Stephen Bodio was born in Boston in 1950. He studied Biology and English literature for years at both Universities of Massachusetts without ever quite managing to get his degree. He has lived in a remote rural village in New Mexico for over thirty years, and has traveled extensively in Europe, Africa, and especially Asia.
He has published ten books, and has been editor and anthologist of more, as well as a frequent contributor to magazines. He has been on the masthead of publications as various as the scholarly English Literary Renaissance and the upscale outdoor magazine Gray's Sporting Journal, where he wrote a book column for eleven years. He has reviewed everything from novels to natural history for many papers, including the Minneapolis Star Tribune and the (London) Times Literary Supplement. His articles, essays, and stories have appeared in the Atlantic Monthly, Smithsonian, Sports Illustrated, and the LA Times Magazine, and in literary quarterlies. Until recently, he was a contributing editor and book columnist for the magazine Living Bird. His last article there was an attempt to change the "paradigm" of dinosaurs from reptiles to birdlike creatures, titled "They Had FEATHERS!"
He was recruited by Annie Proulx to be the first resident faculty member at Sterling College's Wildbranch Writers Workshop in Vermont, where he taught for nine years.
He has a lifelong interest in birds, their behavior, and their relations with humans, as reflected in his books on falcons and pigeons. He has hunted with falcons for almost fifty years, kept rare pigeon breeds, and has bred and trained saluki dogs and their Asian relatives for thirty. He assisted retired Russian scientist and dog expert Vladimir Beregovoy with his translation of a 19th century Russian hunter's memoir, Notes of an East Siberian Hunter.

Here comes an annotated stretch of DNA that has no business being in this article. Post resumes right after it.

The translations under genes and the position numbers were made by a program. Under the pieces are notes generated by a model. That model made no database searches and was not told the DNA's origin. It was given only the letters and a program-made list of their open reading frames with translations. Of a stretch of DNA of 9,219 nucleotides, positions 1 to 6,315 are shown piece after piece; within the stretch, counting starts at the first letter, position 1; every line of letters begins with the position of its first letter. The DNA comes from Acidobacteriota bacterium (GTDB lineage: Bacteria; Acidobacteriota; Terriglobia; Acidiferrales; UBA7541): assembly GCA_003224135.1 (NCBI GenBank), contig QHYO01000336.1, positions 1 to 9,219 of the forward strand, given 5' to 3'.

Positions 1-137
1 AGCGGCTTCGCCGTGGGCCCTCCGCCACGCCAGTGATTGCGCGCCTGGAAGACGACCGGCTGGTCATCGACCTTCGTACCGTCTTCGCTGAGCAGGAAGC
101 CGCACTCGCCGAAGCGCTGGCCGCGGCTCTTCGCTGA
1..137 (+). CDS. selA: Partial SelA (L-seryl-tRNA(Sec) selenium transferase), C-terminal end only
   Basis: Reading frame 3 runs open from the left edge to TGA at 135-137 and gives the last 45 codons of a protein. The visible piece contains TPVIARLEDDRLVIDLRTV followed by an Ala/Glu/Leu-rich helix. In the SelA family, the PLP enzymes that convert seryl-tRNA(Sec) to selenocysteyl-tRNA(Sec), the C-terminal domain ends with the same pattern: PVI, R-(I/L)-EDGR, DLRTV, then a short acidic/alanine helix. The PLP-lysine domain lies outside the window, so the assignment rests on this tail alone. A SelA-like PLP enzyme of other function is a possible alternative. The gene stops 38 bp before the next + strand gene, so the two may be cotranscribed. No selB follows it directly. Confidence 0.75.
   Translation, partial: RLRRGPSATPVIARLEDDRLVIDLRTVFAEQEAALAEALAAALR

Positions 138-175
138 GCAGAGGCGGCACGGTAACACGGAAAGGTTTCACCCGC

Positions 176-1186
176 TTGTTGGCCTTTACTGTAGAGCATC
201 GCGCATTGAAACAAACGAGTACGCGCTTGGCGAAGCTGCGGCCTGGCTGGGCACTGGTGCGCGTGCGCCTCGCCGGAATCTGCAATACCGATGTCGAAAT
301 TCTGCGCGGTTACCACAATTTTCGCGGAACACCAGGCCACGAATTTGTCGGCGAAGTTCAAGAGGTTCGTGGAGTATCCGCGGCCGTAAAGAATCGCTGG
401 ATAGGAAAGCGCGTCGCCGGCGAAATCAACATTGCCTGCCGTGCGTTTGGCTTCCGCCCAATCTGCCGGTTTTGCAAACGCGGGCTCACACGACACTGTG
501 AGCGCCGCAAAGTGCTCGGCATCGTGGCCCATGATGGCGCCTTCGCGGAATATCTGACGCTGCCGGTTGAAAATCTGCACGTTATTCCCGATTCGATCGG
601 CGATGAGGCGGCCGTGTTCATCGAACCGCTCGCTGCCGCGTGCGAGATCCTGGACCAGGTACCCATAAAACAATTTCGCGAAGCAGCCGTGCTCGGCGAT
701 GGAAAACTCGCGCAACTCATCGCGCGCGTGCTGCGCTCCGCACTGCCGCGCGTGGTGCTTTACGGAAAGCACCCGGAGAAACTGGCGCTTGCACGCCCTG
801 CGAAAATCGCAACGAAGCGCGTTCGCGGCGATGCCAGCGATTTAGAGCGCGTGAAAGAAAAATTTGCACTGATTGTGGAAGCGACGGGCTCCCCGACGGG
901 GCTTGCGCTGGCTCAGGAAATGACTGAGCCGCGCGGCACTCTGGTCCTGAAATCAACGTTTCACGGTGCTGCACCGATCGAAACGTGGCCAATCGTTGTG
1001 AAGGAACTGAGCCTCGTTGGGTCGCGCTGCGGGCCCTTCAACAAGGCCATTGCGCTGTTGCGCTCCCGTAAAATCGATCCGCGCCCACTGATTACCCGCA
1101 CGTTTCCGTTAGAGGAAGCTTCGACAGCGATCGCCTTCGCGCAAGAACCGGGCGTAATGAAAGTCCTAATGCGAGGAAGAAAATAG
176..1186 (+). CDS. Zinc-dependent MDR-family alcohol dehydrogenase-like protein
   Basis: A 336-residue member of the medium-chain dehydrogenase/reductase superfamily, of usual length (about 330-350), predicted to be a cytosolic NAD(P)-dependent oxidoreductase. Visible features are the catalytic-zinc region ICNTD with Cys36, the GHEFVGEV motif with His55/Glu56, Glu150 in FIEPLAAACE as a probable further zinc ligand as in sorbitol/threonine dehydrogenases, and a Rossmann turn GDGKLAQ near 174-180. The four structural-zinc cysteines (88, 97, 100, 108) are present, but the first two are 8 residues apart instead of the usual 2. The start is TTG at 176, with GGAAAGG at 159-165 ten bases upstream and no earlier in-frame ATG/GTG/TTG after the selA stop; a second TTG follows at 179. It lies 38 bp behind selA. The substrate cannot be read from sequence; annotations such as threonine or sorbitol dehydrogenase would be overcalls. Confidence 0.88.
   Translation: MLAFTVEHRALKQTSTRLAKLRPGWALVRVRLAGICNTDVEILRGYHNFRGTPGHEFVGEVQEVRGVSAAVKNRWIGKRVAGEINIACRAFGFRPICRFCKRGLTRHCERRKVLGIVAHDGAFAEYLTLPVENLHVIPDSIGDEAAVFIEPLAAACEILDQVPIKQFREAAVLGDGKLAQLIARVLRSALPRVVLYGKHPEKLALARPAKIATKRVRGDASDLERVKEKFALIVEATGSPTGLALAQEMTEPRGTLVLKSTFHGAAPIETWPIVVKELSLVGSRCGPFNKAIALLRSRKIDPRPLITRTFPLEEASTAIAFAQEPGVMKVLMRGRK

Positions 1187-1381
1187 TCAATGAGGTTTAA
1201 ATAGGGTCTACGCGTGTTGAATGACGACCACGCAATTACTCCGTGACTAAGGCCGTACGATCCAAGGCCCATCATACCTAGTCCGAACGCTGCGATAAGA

He has also contributed text and introductions to many works about and by artists, including Alan James Robinson, Thomas Quinn, Vadim Gorbatov, and Thomas Aquinas Daly. He recently contributed the introduction to a traveling show of paintings about sport from the Revolution to World War II which will be coming out as a book from the University of Oklahoma Press, called Wild Spaces, Open Seasons.
He was diagnosed with Parkinson's disease almost seven years ago, but he hasn't stopped moving yet. He has made a video with the UNM Neurology department, A Patient's Story, to highlight the advances in treatment for such diseases. If possible, more Asian books, including a collaboration with his photographer stepson on centuries of western travelers in the Szechuan- Tibetan border country, are in the pipeline, as are a novel, a memoir, and the second book of books. Meanwhile he still lives in Magdalena, a former cattle drive town in the mountains of southern New Mexico, with his wife, Elizabeth (Libby) Adam Frishman, a second- generation mountaineer, paleoarchaeologist, and former Outward Bound trekking guide. [adapted from Amazon.com Author Page, retrieved 11/20/2016]